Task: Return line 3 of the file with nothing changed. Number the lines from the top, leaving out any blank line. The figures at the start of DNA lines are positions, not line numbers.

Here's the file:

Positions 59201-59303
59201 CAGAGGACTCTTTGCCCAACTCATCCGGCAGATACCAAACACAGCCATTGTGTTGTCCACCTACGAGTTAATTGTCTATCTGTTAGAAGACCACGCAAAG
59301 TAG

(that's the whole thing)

59301 TAG